Dr Ema Sullivan-Bissett, Birmingham “Virtually Imagining Our Biases”
A number of studies have investigated how immersion in a virtual reality environment can affect participants’ implicit gender or racial biases. These studies presume an associationist understanding of the nature of implicit bias. However, recently philosophers have made a case for understanding implicit biases not (or not exclusively), in terms of associations, but rather as propositionally structured (Levy 2015, Mandelbaum 2016, Sullivan-Bissett 2019). However, no propositionalist has considered the work from virtual reality studies and how to integrate it into their theories. In this paper I examine the empirical work on virtual reality and implicit bias against this non-associationist background, in particular, looking at the belief and imagination models of implicit bias. I argue that the results therein are best accommodated by a model of bias that understands them as unconscious imaginings.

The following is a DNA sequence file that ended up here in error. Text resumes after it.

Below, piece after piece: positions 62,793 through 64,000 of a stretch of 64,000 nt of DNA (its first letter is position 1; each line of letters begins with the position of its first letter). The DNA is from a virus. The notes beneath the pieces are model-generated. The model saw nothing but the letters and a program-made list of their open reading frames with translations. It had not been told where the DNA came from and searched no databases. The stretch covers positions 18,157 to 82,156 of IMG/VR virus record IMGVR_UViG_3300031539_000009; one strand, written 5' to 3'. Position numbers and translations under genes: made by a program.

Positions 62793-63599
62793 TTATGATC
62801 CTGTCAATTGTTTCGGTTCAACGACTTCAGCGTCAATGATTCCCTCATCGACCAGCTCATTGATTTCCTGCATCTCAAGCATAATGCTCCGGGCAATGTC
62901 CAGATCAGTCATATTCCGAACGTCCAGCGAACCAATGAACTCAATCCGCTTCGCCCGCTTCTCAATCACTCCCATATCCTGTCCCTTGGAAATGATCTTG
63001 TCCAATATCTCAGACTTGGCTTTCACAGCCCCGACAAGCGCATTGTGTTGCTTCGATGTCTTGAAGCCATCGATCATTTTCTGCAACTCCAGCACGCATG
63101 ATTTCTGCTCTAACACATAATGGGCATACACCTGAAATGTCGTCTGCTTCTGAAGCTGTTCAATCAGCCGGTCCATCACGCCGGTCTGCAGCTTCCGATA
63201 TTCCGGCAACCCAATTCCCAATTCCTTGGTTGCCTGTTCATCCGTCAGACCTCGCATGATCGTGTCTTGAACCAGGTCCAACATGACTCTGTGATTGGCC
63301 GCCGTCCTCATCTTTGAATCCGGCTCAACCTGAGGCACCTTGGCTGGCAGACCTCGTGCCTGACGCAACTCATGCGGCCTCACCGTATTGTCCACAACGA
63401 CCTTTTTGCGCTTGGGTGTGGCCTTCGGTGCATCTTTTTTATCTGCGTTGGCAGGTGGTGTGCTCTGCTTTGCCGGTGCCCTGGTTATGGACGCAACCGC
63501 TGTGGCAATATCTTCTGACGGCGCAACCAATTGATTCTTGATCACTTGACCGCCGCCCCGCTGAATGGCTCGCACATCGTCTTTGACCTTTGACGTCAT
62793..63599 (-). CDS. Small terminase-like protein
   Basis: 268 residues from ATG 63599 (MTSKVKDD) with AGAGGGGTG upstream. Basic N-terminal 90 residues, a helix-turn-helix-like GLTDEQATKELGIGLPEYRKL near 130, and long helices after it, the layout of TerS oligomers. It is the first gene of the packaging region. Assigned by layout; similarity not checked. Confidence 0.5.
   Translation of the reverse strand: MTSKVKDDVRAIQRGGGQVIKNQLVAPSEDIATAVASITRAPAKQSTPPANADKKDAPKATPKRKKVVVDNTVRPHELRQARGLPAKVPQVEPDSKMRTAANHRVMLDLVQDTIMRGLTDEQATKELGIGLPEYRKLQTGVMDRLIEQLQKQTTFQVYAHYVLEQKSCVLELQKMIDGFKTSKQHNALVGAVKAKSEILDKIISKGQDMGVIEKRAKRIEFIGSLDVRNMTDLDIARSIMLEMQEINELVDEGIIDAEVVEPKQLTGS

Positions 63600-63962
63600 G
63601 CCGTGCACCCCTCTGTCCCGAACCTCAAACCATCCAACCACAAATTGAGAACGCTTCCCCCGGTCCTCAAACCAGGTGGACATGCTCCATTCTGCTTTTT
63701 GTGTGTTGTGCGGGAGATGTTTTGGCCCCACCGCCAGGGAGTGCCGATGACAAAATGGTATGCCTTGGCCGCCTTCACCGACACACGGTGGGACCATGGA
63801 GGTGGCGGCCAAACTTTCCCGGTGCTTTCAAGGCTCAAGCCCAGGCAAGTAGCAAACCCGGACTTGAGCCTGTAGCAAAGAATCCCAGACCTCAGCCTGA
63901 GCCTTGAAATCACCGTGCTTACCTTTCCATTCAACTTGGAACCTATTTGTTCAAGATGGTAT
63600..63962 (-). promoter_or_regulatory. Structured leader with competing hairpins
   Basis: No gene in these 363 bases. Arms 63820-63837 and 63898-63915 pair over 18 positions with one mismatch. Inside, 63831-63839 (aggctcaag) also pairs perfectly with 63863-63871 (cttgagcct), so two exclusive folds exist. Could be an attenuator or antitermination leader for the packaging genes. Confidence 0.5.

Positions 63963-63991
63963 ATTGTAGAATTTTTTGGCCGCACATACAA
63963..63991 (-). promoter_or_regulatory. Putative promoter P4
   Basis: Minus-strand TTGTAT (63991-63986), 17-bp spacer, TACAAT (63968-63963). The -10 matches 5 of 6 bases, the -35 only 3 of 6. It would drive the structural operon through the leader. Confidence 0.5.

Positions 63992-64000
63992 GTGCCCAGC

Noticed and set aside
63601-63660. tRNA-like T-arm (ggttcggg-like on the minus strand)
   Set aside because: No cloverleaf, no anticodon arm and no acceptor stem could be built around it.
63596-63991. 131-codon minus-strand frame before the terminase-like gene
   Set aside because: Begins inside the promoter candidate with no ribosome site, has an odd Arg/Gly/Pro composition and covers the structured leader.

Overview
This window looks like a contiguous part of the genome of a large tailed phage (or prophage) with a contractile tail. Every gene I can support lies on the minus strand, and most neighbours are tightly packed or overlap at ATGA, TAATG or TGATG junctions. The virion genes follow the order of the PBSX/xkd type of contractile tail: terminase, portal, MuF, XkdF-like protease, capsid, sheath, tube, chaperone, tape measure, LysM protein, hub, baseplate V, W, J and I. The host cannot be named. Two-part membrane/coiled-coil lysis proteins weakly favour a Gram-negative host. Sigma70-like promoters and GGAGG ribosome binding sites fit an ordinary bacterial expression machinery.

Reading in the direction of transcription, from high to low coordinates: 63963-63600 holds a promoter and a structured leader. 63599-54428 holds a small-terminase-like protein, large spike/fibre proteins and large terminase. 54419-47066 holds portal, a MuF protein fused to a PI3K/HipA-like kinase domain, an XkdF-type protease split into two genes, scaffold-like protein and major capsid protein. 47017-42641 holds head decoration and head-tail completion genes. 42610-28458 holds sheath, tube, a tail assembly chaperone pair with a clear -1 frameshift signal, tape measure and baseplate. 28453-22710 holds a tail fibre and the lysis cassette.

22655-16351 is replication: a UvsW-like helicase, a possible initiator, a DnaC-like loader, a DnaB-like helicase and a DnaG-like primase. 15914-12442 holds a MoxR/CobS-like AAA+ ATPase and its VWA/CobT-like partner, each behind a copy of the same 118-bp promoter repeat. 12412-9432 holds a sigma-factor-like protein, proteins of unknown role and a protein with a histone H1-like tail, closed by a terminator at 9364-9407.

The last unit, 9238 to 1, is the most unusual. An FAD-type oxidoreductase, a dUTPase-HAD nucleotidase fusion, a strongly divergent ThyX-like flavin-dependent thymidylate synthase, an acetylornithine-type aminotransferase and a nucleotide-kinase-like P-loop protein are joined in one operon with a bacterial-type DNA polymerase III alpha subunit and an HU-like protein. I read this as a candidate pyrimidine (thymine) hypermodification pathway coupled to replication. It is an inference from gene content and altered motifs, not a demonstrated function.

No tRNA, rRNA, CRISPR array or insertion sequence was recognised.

Ema Sullivan-Bissett is a Senior Lecturer in Philosophy, working primarily in the philosophy of mind and psychology. Her work is primarily on issues in philosophy of mind and psychology, specifically belief and its connection to truth, monothematic delusion, and implicit bias. She is also interested in biological approaches to what are characteristically thought to be normative questions in philosophy of mind and epistemology.
Seminars start at 3pm via MS Teams.
Contact Dr Suzanne Whitten, HAPP firstname.lastname@example.org to be involved.
|Name||Dr Suzanne Whitten|